Housing in Roseland
|34 W. 114th Street|
This home is in Chicago's Roseland neighborhood, located at 34 W. 114th Street. So, it's literally on the block just west of State St. Point of fact. State Street is basically Chicago's ground 0. Anything east of it has an E. on the street number, and anything west has a W. on the street number.BTW, if you're confused by what you're seeing next to up it's basically supposed to be an emoticon denoting excrement.
I love research. So I did some digging. The homes in this area are cheap. This home is not for sale, but 30 W. 114th St. is asking $38,000, 41 W. 114th is asking $15,000, and 117 W. 114th St. is asking $17,000.
Whenever there is a census, there is a book that has come out called the Local Community Fact Book. I'm basically missing the version with the 1970 census stats, as well as the 2000 and 2010 versions. Not sure if books were made after the 2000 and 2010 censuses.
Each neighborhood in the Community Fact Books is divided into census areas. In the area where this home is located, in 1960 the census tract was 100% white and the median price of a home was $13,000. By 1980 the census tract changed to 96% black, with the median house price being $28,800. So, in 20 years the median price barely doubled.
By 1990, the census tract containing this home was 99% black with the median value being $45,500. In 1960, 58,750 people lived in the Roseland community of Chicago. 77% were white and 23% were black. In 1970, 62,512 people lived in Roseland. 44% were white and 55% were black. By 1980, 64,372 people lived in Roseland. 99% were black. In 1990, 56,493 people lived in Roseland. 99% were black. I couldn't find the year 2000 info. The year 2010 showed Roseland contained 44,619 people and 98% were black.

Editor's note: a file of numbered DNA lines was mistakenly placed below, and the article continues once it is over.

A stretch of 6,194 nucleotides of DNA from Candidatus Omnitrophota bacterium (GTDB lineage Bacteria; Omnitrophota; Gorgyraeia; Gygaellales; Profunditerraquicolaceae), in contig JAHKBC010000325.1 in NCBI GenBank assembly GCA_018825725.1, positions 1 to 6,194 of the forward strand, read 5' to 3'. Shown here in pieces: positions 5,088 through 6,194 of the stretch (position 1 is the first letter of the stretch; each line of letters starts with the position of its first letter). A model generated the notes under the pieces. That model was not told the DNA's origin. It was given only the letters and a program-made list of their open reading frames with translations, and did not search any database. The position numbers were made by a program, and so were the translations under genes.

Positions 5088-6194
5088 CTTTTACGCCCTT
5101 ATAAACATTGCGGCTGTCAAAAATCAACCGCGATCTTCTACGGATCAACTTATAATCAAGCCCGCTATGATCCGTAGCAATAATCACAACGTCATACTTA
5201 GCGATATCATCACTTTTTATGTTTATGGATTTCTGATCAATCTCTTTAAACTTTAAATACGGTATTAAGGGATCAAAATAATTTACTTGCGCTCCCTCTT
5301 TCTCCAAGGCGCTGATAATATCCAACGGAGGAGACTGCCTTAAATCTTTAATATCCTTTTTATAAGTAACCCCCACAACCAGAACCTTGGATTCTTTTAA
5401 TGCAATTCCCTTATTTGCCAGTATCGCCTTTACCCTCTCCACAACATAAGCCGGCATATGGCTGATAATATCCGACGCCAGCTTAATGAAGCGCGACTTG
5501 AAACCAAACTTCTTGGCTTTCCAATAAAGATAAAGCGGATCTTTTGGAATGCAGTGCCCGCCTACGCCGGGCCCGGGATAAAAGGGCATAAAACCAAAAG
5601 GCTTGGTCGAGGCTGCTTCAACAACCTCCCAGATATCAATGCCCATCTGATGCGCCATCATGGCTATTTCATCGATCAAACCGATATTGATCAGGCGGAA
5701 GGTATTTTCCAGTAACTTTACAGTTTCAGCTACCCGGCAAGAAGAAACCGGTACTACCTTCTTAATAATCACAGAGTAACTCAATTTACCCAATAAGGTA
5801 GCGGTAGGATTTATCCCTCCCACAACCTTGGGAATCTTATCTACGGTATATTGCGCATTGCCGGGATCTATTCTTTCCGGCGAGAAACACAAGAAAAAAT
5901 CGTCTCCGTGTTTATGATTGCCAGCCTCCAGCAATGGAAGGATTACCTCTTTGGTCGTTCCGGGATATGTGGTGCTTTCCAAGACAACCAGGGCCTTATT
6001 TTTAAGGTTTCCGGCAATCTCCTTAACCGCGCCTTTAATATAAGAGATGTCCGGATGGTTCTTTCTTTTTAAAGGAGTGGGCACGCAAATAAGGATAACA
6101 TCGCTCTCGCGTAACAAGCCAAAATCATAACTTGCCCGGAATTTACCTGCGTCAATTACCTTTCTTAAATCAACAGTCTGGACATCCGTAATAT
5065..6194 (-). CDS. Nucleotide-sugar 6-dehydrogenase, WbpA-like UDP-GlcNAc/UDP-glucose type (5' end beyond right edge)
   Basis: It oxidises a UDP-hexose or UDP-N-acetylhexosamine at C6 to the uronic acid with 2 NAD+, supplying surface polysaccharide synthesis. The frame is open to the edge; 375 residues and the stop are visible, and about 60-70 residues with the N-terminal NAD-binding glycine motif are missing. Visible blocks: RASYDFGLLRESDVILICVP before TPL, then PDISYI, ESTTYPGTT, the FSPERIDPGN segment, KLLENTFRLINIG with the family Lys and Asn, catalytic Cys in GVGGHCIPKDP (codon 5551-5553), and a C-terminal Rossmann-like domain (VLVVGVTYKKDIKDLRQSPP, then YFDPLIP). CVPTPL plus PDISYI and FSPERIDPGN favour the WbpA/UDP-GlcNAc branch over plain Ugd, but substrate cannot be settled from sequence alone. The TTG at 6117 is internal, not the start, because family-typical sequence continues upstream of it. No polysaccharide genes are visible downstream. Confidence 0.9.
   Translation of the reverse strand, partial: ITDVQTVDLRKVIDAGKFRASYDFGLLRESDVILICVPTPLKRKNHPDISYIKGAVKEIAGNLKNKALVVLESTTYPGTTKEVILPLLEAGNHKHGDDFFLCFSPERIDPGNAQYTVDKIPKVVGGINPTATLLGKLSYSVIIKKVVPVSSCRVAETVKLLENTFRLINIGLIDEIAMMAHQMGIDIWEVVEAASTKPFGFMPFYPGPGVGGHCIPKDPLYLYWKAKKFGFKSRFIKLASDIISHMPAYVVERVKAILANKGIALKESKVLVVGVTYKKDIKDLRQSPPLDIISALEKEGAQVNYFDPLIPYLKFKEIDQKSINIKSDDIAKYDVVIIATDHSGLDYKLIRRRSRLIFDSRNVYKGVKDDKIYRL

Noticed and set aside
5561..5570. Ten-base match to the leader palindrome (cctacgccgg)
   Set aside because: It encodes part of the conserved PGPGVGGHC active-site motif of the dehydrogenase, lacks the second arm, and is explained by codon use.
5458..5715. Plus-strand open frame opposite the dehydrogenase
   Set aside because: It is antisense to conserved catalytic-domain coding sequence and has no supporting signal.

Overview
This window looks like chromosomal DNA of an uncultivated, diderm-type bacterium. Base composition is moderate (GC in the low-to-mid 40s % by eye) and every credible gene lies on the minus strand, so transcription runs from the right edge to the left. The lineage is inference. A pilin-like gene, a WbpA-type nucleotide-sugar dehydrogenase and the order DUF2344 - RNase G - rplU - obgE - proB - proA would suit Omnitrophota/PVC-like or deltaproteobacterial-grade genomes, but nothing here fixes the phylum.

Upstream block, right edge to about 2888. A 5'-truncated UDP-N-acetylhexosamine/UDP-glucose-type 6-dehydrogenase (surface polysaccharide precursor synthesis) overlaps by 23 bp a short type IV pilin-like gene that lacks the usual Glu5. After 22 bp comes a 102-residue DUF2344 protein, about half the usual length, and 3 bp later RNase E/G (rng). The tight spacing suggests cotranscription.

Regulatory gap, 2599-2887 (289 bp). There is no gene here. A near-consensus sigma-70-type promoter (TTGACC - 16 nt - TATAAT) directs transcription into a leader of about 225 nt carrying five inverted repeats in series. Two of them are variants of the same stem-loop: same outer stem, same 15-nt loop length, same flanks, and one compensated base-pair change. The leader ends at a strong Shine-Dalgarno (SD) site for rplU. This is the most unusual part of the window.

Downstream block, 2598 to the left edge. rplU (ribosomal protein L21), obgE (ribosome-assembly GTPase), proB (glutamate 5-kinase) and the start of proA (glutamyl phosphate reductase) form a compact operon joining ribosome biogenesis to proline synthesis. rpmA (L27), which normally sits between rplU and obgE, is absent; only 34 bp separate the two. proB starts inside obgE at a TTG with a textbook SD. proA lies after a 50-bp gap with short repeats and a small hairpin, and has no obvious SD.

As the population continues to drop, as well as the value of homes, what do you think will happen? Desolation like Detroit, or people sick of paying ridiculous prices for homes and having huge student debt, start buying in here and fixing 💩up?
All the same this is quite an interesting idea? Home values drop as you still illustrated here so will Roseland be the next neighborhood for the rest of us?
The comments in that post seem somewhat dismissive, unless in the next decade the CTA finally builds and operates the Red Line extension. Granted though this is still a long way from downtown Chicago, however with this extension residents will get much easier access to downtown Chicago.
As with all things however all we can do is wait and see.
On a related note marquisdefacade had news on the blue "White House" that we've been following. It had been sold earlier this year. Also related to this perhaps we're seeing something similar in Englewood, property owners taking advantage of the depressed housing prices.